Dare we change? Concerns over some Malaysians’ lackadaisical attitude in strict adherence of safety precautions like staying at home and social distancing for example in the wake of Covid-19 pandemic bring this question to fore.
Doubts lead to distrust. Distrusts lead to fear. Fear leads to…
So, when it comes to things that literally get to the skin like getting into a Changing Room to try on new clothes before purchase, is it Change or Change Not? Would Malaysian consumers abandon the age-old practice of trying before buying or would they change as fast as changing clothes to other alternatives?
Interestingly, what is or will be the new norm of the purchasing habits of Malaysian consumers? Quattro Communications polled for opinions and here’s a sample of what some Malaysians of both gender and different age groups have to say:
“A definite no! Not until a vaccine for Covid-19 is found!” said 35-year old Rowena Khoo, a mother of two boys.
The pre-occupation with discipline in the absence of a vaccine came out strongly from 28-year-old Daniel T who said: “Malaysians must really apply and show self-discipline on basic hygiene for me to be comfortable (to step into changing rooms). But this is highly unlikely (sic)!”
For another 28-year-old, this time from Isabella Jong, it’s “no way until the day Malaysia shows a single figure” in reported infected cases.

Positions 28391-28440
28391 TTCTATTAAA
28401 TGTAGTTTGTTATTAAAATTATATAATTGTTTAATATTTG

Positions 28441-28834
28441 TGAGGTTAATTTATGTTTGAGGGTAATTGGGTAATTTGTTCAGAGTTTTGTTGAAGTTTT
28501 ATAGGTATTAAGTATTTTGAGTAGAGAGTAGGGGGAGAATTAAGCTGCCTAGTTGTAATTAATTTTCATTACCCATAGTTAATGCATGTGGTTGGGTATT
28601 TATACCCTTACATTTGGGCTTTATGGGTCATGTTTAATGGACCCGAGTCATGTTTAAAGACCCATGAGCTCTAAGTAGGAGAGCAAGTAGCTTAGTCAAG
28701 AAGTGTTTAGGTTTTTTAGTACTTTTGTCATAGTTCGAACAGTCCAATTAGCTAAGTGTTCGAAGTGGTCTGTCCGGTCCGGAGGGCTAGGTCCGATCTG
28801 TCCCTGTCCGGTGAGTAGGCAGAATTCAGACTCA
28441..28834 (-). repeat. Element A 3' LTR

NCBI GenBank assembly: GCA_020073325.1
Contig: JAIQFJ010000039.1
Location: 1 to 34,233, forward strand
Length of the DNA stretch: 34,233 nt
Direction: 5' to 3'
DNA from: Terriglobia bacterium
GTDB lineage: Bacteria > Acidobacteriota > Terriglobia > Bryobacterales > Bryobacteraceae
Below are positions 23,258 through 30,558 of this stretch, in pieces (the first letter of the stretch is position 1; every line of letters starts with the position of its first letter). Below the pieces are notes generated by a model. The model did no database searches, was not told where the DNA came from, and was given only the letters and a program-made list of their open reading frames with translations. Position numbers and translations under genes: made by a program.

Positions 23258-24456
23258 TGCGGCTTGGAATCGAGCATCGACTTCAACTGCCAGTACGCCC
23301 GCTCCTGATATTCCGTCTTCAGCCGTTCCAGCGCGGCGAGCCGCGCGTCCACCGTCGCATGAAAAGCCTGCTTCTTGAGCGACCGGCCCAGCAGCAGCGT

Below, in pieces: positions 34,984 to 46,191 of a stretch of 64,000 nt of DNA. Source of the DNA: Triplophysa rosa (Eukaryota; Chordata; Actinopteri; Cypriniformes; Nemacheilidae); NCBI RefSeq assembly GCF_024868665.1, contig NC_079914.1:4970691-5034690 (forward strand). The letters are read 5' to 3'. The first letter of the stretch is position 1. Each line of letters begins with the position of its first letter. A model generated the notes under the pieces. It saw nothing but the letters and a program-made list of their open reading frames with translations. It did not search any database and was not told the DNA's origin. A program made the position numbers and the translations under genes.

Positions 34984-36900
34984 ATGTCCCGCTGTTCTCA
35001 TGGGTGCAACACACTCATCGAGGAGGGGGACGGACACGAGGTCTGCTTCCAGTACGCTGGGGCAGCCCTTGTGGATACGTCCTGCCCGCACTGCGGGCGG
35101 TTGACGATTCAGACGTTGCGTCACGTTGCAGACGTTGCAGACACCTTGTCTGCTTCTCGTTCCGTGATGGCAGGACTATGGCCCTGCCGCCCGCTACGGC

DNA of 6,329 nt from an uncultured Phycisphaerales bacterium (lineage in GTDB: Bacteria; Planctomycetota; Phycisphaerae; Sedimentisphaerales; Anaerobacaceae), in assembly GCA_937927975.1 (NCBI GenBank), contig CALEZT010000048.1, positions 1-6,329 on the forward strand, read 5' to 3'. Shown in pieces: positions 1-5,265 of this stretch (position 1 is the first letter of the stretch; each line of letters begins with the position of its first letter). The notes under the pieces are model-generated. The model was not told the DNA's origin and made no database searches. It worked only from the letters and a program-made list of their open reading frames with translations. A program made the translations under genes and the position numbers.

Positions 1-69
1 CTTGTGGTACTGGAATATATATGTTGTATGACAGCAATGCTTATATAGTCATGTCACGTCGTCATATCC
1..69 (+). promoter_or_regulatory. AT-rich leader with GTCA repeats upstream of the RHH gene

“It has to be zero infections for a few consecutive weeks or more,” rebutted 28-year-old Farrah Jasin before she would even consider shopping in a mall located in a declared-safe zone. “The shop has to limit the number of customers inside. On top of that, the staff have to be wearing masks and there are disinfectants for customers’ use. Only then… I don’t mind going in to shop and try on clothes.”
Ali M, 26, said he would, under the circumstances, trust his gut feel rather than expose himself to the undisciplined fellow Malaysian consumers and store employees. He detests going back to the stores to change if he didn’t get the right size. So if it means, a self-imposed ‘no-trying’, he would resort to his so far fail-safe way of getting it right with purchases. “If I instantly regret buying because it is expensive, then I know I have made the right choice in buying it!”
But leave it to the females who tend to be more rational. 29-year-old Shanti Y contended that people try on clothes for two reasons – to see it fits well and to see good one looks in it.
“Stores should have Size Charts with hip, waist and other measurements like those online stores. Maybe, have digital screens to show different views and sizes of models in the clothes. And good to have on top of it all is a disinfectant service before I take the new clothes home,” she added.
For the younger who have got used to making it right with purchases based on measurements, it will be online shopping. It is fine with ‘no-trying’ for them, as their mantra is ‘better be safe than sorry!’
But even with that, there are sceptics too with this looming fear of the unseen virus. This 40-year old mother, Eve Chung, said: “Even if we buy online, how would we know if these are not clothes that have been returned by others (and not infected?) Just saying lah...”
Serius ah? You can’t win them all. New norm. New challenges.
*All names have been changed to protect respondents’ identities